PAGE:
Sunday, August 8, 2010

Introduction to WCF | Inter-Process Communications Technologies

Inter-Process Communications Technologies:

Networking solutions enabled PCs to be able to communicate with each other. Inter-Process Communications Technologies are:

1. COM


3. COM+


Microsoft originally designed COM to enable communications between components and applications running on the same computer.

COM was followed by DCOM (distributed COM), enabling applications to access components running on other computers over a network.

DCOM was itself followed by COM+. COM+ incorporated features such as integration with Microsoft Transaction Server, enabling applications to group operations on components together into transactions so that the results of these operations could either be made permanent (committed) if they were all successful, or automatically undone (rolled back) if some sort of error occurred. COM+ provided additional capabilities, such as automatic resource management (for example, if a component connects to a database, you can ensure that the connection is closed when the application finishes using the component), and asynchronous operations (useful if an application makes a request to a component that can take a long time to fulfill; the application can continue processing, and the component can alert the application by sending it a message when the operation has completed).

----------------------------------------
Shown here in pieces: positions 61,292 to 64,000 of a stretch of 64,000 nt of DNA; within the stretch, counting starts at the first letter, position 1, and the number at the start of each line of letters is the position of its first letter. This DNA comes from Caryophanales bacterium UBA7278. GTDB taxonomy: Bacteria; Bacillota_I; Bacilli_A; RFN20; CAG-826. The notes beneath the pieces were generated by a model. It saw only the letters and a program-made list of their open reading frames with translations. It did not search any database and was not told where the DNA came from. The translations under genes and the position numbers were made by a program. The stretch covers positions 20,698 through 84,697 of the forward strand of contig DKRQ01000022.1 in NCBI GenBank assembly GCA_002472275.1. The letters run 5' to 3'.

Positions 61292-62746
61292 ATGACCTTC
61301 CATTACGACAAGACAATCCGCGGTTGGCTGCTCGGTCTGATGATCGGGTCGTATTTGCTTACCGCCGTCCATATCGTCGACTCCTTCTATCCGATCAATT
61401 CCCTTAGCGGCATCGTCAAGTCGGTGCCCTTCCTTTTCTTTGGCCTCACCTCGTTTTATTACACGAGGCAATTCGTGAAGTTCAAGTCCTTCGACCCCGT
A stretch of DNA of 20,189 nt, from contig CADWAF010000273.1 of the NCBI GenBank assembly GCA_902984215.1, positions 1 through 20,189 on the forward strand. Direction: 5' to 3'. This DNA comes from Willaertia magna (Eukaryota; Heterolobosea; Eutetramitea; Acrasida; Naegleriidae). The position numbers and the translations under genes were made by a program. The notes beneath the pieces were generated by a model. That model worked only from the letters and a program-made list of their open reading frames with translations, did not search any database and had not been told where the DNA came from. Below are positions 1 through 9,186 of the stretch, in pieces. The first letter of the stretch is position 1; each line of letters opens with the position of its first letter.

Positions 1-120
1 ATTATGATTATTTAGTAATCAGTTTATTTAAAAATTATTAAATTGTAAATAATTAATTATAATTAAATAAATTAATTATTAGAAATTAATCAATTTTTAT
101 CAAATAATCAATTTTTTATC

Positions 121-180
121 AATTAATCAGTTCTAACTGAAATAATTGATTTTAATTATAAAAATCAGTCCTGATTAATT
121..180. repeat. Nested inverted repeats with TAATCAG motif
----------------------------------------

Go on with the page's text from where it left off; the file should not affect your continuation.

COM+ was followed in turn by the .NET Framework, which further extended the features available and renamed the technology as Enterprise Services. The .NET Framework also provided several new technologies for building networked components. One example was Remoting, which enabled a client application to access a remote object hosted by a remote server application as though it was running locally, inside the client application.

The Web Services

Technologies such as COM, DCOM, COM+, Enterprise Services, and .NET Framework Remoting all work well when applications and components are running within the same local area network inside an organization.

A Web service is an application or component that executes on the computer hosting the Web site rather than the user’s computer. A Web  service can receive requests from applications running on the user’s computer, perform operations on the computer hosting the Web service, and send a response back to the application running on the user’s computer. A Web service can also invoke operations in other Web services, hosted elsewhere on the Internet. These are global, distributed applications.

WCF ( Windows Communication Foundation)

The purpose of WCF is to provide a unified programming model for many of technologies (Web Services, COM, Remoting, MSMQ etc..), enabling you to build applications that are as independent as possible from the underlying mechanism being used to connect services and applications together.

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